Oct 15 2020

NASCIO 2020: Vigilant States Adopt Emerging Tech for Citizen Services

A new report from NASCIO and EY finds that roughly half of states are not prepared to evaluate new solutions for public use.

Many states face a missed opportunity, as two-thirds of them lack policies or procedures regarding the use of emerging technology, notes a new report from the National Association of State Chief Information Officers and EY.

Released Thursday during the NASCIO 2020 Annual Conference, the report, titled “How Will the Power of Emerging Technology Help Reframe Your Future?” notes that the pandemic has provided some states with openings to deploy emerging technologies in support of citizen services.

“The pandemic pushed emerging technology into mainstream and now AI, RPA and virtual assistants or chatbots are preparing to take center stage. In five years, emerging technologies such as augmented reality (AR)/virtual reality (VR), autonomous vehicles, blockchain and quantum computing could emerge while others cycle and enter the mainstream,” the report notes.

Strong Governance Optimizes Innovation, Minimizes Risk

Several states have adopted practices to minimize risk, lower costs and improve cybersecurity while integrating emerging technologies into their enterprises. About half of states have such a governance model or are developing one, according to the report, but “the rest did not have a mechanism for monitoring the review, adoption and deployment of emerging technologies.”

The report notes, “Working with business units in the early stages encourages faster adoption as state agencies look for innovative new approaches to either cut costs or deliver digital services more efficiently.”

The EY-NASCIO report showcases several states that have strong governance models designed to evaluate and incorporate emerging technologies. During a NASCIO 2020 panel Thursday, Utah CIO Mike Hussey and Pennsylvania CIO John MacMillan highlighted their success stories, as detailed in the report.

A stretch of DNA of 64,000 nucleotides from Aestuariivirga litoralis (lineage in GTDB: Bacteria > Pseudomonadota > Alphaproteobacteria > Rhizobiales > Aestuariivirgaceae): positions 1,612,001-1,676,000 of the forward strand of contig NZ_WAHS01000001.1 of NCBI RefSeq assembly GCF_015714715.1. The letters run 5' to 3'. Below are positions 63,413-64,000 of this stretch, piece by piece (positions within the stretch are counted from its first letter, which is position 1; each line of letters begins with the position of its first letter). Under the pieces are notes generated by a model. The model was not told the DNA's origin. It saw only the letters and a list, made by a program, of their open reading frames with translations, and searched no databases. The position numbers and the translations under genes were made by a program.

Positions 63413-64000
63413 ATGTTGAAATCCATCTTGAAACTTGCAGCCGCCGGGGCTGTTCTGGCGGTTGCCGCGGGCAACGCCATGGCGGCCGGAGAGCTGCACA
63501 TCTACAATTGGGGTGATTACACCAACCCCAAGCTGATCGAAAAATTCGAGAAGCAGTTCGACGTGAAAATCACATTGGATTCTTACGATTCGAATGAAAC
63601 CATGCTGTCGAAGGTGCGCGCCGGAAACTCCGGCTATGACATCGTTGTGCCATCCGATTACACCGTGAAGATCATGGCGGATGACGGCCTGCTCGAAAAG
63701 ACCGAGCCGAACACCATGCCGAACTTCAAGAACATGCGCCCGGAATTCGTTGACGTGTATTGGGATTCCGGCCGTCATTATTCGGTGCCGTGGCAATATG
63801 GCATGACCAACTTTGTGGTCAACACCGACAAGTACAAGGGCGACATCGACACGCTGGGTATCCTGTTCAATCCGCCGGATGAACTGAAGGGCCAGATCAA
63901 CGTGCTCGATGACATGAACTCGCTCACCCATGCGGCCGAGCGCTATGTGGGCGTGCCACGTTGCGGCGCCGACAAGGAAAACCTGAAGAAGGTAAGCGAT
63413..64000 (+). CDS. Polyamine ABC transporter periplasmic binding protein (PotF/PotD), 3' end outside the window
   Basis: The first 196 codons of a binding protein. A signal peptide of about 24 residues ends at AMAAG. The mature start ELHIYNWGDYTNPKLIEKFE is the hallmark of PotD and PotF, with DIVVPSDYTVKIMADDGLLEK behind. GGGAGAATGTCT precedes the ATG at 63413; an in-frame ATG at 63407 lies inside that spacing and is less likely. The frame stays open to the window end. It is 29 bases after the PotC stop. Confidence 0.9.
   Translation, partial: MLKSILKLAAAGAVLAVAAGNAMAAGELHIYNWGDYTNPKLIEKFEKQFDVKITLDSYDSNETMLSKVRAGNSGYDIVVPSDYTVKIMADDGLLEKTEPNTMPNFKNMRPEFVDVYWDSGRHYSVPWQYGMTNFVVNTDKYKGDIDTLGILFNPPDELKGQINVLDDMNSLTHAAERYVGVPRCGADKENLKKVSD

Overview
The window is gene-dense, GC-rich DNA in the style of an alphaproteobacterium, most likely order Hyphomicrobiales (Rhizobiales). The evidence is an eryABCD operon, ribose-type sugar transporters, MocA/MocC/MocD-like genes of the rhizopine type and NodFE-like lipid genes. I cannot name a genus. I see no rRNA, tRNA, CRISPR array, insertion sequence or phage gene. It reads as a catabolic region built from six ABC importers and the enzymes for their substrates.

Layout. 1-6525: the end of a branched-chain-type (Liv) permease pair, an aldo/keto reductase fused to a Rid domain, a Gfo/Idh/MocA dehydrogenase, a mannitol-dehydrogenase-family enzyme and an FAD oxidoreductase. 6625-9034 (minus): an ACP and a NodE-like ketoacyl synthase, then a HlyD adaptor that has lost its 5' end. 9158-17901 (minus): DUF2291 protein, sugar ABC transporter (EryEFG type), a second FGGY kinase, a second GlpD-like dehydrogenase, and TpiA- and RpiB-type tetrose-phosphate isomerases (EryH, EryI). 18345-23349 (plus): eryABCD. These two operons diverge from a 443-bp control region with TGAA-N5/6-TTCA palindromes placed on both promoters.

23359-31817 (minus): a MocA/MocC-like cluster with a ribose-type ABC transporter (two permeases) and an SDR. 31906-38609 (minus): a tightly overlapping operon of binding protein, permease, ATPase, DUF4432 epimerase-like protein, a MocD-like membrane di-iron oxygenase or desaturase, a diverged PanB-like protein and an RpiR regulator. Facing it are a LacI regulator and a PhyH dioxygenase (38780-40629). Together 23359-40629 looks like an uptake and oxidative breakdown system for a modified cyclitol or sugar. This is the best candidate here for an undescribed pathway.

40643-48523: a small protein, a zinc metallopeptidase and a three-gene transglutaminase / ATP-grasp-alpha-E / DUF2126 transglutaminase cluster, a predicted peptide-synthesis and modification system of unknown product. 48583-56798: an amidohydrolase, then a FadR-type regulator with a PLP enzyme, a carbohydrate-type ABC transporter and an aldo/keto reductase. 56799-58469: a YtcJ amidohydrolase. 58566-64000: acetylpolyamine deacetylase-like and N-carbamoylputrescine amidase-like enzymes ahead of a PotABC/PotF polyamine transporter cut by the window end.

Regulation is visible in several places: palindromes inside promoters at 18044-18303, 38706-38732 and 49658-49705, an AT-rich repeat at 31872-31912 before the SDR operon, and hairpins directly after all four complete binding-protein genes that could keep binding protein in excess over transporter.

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Utah Assesses Blockchain for Vehicle Registration

At the start of the pandemic, Utah closed all locations of its Division of Motor Vehicles throughout the state, except for three that offered drive-through service, Hussey said during the panel.

The resulting lines were long, and Utah realized it could move more services online to reduce the number of people in DMV facilities — particularly important during the pandemic. The state is assessing the use of blockchain to support vehicle registration online.

“You don’t have to pack lobbies with people who may be sick,” Hussey said. “We are looking at things like digital vehicle titles. That’s a priority right now.”

In another instance of deploying emerging technology, Utah took advantage of the Internet of Things to place sensors along its highways. The state identified accident-prone areas and installed roadside devices along those roads.

“The devices collect data from fleet vehicles outfitted with radios that report metrics like windshield wiper speeds, tire traction levels and acceleration and braking rates,” the EY-NASCIO report says. “The data from these devices alerts the department to traffic emergencies and to emerging weather conditions.”

Pennsylvania Board Reviews Tech Performance and Gaps

Pennsylvania established a review process modeled after the Federal Enterprise Architecture Framework. Pennsylvania’s process includes the application of several digital reference models, including a performance reference model and a business reference model, MacMillan said during the NASCIO panel.

“It helps us understand where our gaps are and it helps us make decisions as to where we can improve our capabilities,” McMillan said.

Using the digital reference models, for example, Pennsylvania could clearly see the cost benefits of establishing common identity management services across separate state business services, thereby providing citizens with a single login across state applications, McMillan said.

In a case of adopting emerging technology, the commonwealth deployed a virtual voice assistant but realized rollout would take longer than anticipated.

“AI has to be taught and sustained,” McMillan says in the EY-NASCIO report. “It took several weeks to teach the system answers to 15 FAQs. Not all questions are worded the same way, for example. A question, whether it’s five or 15 words, needs to have one answer.”

Check out more coverage from the NASCIO Annual 2020 conference, and follow us on Twitter at @StateTech, or the official conference Twitter account, @NASCIO,  and join the conversation using the hashtag #NASCIO20.

Getty Images / gorodenkoff

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